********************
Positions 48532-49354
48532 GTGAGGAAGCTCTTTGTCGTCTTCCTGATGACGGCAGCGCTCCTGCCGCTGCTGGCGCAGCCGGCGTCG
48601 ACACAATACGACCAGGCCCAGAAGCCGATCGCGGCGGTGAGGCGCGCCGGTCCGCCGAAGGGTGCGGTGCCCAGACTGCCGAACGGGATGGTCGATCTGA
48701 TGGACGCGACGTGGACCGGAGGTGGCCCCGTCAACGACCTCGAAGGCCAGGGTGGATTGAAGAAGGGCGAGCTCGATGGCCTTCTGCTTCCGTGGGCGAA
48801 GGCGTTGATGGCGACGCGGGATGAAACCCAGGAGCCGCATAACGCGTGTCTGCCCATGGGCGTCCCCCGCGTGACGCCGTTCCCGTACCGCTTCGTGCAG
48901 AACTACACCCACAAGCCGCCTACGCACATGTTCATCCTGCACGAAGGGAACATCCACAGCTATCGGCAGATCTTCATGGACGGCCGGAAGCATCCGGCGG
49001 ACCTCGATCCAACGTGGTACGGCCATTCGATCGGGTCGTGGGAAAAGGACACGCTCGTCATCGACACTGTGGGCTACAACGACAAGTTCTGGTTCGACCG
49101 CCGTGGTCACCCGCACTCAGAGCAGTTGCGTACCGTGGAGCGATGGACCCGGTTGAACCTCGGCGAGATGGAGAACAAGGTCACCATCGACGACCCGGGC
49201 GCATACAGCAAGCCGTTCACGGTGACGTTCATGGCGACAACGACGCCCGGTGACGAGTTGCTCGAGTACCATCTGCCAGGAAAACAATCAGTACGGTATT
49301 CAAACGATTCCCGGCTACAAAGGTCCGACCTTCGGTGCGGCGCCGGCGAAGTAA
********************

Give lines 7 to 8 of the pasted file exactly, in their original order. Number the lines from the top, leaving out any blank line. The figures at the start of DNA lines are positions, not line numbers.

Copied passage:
49001 ACCTCGATCCAACGTGGTACGGCCATTCGATCGGGTCGTGGGAAAAGGACACGCTCGTCATCGACACTGTGGGCTACAACGACAAGTTCTGGTTCGACCG
49101 CCGTGGTCACCCGCACTCAGAGCAGTTGCGTACCGTGGAGCGATGGACCCGGTTGAACCTCGGCGAGATGGAGAACAAGGTCACCATCGACGACCCGGGC